Shortlisted for the Booker Prize, made into a movie of the same name starring Roshan Seth and Naseeruddin Shah
This book was Mistry’s first novel, but reading through it, one does not get that impression, as the novel is amazingly powerful and gripping – with great attention to detail. Mistry develops the story around an ordinary man and his family – and uses his background to paint such a fine picture that the reader would find themselves knowing the characters intimately.
The story revolves around a Parsi named Gustad Noble, who lives with his family in a Parsi dominated building in Bombay. There are supporting characters, who go in and out of Gustad’s life, but the key is that there are several icons in the novel, including Gustad’s obsession with covering his windows with black paper, the lame Tehmul, the outside black wall of their building and the tree in the courtyard. Each of these is given enough attention that they stay sharp in the background while the story is unfolding. The idiosyncrasies of the residents of the building, as well as the description of the world beyond the black wall is gripping.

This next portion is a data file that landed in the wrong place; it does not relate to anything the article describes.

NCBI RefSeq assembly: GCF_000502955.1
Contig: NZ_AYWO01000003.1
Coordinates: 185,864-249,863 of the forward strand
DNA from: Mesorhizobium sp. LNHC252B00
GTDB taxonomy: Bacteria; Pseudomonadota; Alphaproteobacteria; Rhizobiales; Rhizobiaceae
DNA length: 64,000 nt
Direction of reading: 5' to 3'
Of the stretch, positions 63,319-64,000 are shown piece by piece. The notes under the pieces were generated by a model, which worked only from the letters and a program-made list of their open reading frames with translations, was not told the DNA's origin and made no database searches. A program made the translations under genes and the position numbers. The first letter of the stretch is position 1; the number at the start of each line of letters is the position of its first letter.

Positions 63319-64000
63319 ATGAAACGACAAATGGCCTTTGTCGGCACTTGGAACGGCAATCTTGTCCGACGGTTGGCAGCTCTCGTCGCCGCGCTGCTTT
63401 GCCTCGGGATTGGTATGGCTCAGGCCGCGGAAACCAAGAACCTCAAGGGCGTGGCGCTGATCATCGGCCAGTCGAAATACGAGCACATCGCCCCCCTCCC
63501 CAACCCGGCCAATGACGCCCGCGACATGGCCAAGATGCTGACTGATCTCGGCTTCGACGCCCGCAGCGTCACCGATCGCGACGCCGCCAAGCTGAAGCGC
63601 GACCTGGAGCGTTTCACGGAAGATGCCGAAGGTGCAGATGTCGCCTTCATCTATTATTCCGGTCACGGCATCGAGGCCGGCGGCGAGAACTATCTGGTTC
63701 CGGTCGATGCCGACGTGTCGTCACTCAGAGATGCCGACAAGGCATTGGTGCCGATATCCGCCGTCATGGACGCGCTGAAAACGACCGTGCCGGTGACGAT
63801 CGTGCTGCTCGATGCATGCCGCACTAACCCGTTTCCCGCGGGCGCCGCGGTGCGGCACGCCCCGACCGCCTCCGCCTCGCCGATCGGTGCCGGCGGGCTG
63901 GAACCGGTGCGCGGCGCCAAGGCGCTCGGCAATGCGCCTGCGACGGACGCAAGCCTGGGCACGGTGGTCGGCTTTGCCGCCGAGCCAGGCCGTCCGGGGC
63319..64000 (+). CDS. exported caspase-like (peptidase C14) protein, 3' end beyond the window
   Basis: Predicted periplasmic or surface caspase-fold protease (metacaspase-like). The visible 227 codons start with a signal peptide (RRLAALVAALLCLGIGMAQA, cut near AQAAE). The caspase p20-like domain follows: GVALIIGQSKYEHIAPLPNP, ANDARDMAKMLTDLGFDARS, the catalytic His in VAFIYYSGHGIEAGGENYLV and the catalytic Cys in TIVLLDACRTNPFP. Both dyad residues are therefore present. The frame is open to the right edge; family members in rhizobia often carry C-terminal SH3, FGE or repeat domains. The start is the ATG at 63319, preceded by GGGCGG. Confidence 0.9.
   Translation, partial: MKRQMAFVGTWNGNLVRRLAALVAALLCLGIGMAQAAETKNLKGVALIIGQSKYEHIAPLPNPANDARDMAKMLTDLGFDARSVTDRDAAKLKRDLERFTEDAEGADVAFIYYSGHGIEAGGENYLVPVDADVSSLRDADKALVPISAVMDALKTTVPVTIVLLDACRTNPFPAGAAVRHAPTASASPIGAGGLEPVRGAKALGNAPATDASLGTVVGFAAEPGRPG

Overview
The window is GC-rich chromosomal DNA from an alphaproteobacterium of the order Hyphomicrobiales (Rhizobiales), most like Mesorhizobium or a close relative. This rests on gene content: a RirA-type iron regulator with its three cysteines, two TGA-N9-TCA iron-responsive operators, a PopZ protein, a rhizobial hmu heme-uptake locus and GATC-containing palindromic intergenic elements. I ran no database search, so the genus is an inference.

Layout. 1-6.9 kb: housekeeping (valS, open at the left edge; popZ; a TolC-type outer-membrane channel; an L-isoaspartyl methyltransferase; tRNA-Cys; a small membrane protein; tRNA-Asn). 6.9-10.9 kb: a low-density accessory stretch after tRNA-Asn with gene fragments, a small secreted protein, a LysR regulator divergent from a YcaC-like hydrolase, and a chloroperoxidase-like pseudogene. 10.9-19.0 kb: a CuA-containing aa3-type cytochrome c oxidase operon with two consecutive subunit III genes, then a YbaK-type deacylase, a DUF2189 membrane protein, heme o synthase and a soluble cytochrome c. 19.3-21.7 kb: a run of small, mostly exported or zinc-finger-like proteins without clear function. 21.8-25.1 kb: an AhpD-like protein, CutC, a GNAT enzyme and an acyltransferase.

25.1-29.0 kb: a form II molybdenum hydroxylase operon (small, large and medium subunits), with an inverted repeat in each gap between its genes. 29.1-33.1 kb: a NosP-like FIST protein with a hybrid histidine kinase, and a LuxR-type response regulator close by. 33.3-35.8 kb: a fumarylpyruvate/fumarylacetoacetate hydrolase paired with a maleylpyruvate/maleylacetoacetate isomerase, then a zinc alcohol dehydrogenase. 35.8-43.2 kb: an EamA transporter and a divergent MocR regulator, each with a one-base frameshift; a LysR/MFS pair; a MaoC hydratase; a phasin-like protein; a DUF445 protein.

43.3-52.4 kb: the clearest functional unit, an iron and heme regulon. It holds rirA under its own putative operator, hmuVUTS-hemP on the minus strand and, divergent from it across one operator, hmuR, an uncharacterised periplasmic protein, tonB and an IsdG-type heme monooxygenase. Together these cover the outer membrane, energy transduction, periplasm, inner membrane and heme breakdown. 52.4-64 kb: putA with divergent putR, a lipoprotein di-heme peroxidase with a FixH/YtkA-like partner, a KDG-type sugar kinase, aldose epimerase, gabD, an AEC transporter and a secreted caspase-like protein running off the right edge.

The climax of the novel is well put together, where all the surviving cast of characters congregate at the black wall, surrounded by destruction and death – and the symbolic cutting down of the tree.
Not a light-hearted novel, but it’ll be hard to put it down once you start.